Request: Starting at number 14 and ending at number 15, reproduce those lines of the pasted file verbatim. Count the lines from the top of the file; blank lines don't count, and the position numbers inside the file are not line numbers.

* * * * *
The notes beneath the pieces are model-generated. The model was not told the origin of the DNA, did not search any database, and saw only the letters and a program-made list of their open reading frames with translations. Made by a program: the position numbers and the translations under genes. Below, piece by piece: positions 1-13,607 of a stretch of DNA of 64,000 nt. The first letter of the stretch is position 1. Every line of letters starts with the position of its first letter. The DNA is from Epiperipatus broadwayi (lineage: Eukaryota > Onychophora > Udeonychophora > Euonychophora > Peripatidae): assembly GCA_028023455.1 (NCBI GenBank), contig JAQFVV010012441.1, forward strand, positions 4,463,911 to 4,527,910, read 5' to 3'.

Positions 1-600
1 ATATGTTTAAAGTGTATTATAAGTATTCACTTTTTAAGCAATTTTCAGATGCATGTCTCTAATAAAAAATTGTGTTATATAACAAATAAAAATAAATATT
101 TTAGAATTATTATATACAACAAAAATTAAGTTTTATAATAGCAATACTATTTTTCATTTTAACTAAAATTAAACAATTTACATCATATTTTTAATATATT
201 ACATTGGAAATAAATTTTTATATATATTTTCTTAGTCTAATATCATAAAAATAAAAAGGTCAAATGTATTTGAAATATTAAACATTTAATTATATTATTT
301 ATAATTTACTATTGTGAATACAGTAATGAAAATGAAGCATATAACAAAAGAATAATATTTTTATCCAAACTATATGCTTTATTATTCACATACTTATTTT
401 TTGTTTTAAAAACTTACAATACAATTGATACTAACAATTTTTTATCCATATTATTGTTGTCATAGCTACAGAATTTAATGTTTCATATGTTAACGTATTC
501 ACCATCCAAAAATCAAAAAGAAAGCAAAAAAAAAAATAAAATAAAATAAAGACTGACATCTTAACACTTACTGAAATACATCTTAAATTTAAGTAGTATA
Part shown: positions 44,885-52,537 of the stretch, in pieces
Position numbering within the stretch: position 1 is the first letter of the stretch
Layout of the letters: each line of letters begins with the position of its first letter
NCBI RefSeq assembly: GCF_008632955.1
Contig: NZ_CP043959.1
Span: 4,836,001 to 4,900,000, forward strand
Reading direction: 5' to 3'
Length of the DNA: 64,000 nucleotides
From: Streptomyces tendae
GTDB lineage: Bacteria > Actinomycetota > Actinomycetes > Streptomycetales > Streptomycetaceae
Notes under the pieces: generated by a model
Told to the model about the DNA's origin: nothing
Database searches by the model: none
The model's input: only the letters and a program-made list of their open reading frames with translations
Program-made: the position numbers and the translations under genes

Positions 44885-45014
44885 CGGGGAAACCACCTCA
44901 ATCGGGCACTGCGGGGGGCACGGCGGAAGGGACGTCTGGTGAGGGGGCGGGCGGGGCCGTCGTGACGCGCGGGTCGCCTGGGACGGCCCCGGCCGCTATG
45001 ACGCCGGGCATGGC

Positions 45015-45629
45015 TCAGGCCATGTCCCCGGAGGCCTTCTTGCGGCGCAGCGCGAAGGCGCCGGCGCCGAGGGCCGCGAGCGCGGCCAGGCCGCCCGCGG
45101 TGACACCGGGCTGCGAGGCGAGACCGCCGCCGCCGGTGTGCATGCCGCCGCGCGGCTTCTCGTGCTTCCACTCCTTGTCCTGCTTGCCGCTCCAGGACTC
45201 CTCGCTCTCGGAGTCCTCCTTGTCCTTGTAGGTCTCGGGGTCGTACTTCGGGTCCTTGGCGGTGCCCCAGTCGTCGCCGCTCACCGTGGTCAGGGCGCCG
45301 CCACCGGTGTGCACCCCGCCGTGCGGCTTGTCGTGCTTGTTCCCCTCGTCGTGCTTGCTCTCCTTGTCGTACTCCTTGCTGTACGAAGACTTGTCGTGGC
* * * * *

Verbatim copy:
Span: 4,836,001 to 4,900,000, forward strand
Reading direction: 5' to 3'